Mario is going in the right direction and the world should know it!

ANONYMOUS CLUB by Shayne Oliver

It was one of the most eagerly awaited shows of the first day of Berlin Fashion Week and you could feel it in the atmosphere. Nobody belonging to the German fashion system wanted to miss this event, not even Stefano Pilatti himself, who walked in the show, or Kanye West, who, although nobody saw him, was apparently in the room, as he shared a series of images and videos on his Instagram profile. Let’s remember that West is a close friend of Shayne Oliver, the designer responsible for Anonymous Club.

For those who have not yet heard of this project, it is the creative studio run by Shayne, a Minnesota-born designer who has been living in Berlin for some time. His work embraces the language of art, performance, and music, fostering a unique and unparalleled space for expression and collaborations with other artists, transgressing creative boundaries.

Now that you know more about Oliver’s new project, let’s talk about his Spring/Summer 2024 collection which was about memory, seen from a fun perspective. S.O. wanted to celebrate his past, his truth, and his form, and he did it, how? By designing dozens of avant-garde looks with impossible silhouettes and mixing materials and colors. The highlight of his proposal was the outerwear in different shapes, combined with wellies because you know that even if it’s spring or summer in Berlin, it’s more or less always grey and you never know when it’s going to rain.

Rain or shine, we are sure that more than one or two will be seen on the streets of the city wearing the Anonymous Club designs, as the debut was a success and the collection received a great wave of applause. A secret: at the end of the show some locals said it was the best show Berlin had had in a long time.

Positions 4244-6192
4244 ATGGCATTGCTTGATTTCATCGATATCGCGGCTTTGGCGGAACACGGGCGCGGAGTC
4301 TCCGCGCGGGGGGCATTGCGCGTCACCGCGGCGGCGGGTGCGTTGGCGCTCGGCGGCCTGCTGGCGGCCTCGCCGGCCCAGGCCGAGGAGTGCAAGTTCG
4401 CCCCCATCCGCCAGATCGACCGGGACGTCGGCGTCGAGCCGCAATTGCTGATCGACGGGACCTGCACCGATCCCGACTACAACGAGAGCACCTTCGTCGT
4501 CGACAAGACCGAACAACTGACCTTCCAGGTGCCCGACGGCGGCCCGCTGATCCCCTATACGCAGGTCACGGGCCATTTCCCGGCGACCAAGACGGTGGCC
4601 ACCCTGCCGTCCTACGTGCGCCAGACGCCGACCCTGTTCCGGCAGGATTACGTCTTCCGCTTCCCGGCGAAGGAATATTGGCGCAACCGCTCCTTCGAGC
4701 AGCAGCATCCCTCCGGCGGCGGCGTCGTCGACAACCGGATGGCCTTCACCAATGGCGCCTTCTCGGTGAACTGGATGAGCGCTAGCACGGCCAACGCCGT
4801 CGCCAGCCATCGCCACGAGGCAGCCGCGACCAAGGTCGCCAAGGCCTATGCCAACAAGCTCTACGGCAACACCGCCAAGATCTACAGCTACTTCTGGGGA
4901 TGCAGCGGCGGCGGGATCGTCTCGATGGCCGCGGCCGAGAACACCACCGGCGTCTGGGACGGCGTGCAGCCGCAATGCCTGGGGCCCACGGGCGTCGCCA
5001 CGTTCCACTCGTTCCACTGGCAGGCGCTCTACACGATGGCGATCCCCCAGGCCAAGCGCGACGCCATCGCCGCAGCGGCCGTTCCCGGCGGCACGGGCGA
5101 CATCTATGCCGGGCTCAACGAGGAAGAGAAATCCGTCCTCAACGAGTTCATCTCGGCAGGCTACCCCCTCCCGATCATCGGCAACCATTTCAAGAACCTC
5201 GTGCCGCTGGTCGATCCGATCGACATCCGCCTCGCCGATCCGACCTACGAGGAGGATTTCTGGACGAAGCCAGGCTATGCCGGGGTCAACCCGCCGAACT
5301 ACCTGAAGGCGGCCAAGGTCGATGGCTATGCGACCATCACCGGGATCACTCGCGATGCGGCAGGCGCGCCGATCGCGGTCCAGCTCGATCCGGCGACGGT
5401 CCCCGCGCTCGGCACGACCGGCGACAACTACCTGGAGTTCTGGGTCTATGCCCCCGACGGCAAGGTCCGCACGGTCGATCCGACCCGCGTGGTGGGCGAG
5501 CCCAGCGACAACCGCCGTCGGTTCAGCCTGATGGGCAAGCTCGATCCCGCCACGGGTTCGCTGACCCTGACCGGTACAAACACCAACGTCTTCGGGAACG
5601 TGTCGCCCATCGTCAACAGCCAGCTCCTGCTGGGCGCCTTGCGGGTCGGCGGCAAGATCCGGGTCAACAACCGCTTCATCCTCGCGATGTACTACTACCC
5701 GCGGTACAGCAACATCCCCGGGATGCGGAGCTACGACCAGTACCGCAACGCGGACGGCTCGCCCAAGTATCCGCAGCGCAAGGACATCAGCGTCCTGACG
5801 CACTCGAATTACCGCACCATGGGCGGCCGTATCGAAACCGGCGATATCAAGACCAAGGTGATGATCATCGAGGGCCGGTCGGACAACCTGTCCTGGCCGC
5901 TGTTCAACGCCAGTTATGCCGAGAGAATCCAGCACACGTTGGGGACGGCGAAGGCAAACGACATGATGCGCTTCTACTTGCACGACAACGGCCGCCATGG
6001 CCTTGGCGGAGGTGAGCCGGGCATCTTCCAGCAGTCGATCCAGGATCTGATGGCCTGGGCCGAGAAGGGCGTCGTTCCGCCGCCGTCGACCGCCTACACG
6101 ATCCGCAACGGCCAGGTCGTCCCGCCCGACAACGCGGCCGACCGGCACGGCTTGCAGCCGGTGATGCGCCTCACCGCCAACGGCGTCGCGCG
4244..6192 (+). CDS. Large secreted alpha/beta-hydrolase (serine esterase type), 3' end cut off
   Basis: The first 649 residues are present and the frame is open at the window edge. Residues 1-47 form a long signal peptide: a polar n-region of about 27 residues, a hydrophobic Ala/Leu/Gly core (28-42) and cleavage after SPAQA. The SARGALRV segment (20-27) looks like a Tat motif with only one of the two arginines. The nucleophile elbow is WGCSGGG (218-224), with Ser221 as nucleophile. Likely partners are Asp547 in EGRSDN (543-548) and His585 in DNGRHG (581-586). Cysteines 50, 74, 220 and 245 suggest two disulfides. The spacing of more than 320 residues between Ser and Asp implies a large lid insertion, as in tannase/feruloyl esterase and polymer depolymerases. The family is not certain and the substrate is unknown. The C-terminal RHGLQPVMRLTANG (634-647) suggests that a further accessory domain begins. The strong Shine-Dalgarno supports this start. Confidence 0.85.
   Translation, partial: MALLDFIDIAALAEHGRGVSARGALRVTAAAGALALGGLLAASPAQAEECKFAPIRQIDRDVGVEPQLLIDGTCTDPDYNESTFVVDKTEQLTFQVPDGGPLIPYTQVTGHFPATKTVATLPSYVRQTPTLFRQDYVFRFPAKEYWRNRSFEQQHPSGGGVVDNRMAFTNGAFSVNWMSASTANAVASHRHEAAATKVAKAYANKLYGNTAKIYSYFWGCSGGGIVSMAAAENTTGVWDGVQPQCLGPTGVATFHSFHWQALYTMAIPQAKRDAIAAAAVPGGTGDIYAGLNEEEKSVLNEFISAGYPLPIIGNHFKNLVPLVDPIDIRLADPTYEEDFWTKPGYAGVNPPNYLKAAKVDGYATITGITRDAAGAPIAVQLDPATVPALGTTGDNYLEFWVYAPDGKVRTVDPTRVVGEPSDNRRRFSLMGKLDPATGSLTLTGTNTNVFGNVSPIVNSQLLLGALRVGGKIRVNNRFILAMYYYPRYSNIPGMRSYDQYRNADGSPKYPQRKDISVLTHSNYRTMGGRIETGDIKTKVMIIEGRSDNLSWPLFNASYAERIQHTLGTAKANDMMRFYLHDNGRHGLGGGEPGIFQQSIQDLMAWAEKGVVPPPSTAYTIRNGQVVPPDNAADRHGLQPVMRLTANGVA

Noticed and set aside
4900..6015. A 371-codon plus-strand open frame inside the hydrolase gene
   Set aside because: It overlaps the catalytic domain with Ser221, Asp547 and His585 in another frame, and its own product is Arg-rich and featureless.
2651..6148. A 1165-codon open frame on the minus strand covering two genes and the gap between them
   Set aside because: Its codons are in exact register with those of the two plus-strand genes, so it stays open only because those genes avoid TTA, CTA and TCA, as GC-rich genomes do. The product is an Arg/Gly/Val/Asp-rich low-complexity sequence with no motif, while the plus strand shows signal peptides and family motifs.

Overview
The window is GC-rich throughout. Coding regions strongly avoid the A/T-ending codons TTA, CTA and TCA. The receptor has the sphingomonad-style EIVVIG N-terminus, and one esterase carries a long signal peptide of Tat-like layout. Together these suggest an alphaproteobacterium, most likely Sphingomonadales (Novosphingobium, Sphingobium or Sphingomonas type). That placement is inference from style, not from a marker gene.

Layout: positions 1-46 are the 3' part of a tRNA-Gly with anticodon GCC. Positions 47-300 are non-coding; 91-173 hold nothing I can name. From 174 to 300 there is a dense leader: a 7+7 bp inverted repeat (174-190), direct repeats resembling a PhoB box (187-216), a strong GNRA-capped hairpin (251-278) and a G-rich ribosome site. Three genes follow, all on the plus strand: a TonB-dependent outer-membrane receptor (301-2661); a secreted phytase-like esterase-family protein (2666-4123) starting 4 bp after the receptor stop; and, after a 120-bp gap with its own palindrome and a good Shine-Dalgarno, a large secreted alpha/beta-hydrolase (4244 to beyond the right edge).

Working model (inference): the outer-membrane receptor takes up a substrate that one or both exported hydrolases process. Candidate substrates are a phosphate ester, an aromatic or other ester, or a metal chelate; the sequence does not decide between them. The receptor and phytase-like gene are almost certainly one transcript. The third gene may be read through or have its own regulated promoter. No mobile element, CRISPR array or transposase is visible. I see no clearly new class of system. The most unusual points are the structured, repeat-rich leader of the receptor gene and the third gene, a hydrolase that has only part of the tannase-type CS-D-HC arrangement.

HADERLUMP helped us recover from the hangover of the first day of the Berlin Fashion Week shows. What are you supposed to do when you have that feeling? Hydrate and drink lots of water. This element, also known as H2O, played an important role in the event, as the silver-colored catwalk where the models walked with a determined step was full of water. Fortunately, everyone made it through unscathed and there were no falls, and the attention that was initially focused on the models’ feet was automatically directed to the looks of the Fall/Winter 2024-2025 collection called “Circularis”.

The color palette chosen to develop the line was dark ( except for one part), predominantly black, brown, and occasionally cream/white. These colors were the ones responsible for dyeing the garments with relaxed silhouettes in the form of tailoring, shirts with asymmetrical details, and jumpers with openings and a deconstructed look.

Beyond these pieces, others also caught the eye and correspond to the part mentioned in brackets above. These were part of the collaboration with the famous DHL courier service and added a fun touch to the proposal, as they were made using the company’s characteristic colors, red and yellow, and, of course, the logo.

Which of the two parts of the line is more interesting to you? We have our favorite.

Richert Beil

Right after HADERLUMP, it was the turn of Richert Beil, another Berlin Fashion Week favourite. The brand founded by the designer duo Jale Richert and Michele Beil is also always one of the most eagerly awaited ones. This time it was no less so, and guests flocked to the venue to discover first-hand “HERITAGE”, the proposal they had prepared to celebrate the brand’s 10th anniversary, to the sound of nostalgic songs, flowers, and cake.

A decade in the industry doesn’t come around every day, so it’s worth celebrating. Jale and Michele did it in style, offering those present a collection worth remembering, partly because some of the most distinctive pieces and fabrics from the 2015 debut collection were present, albeit reinterpreted.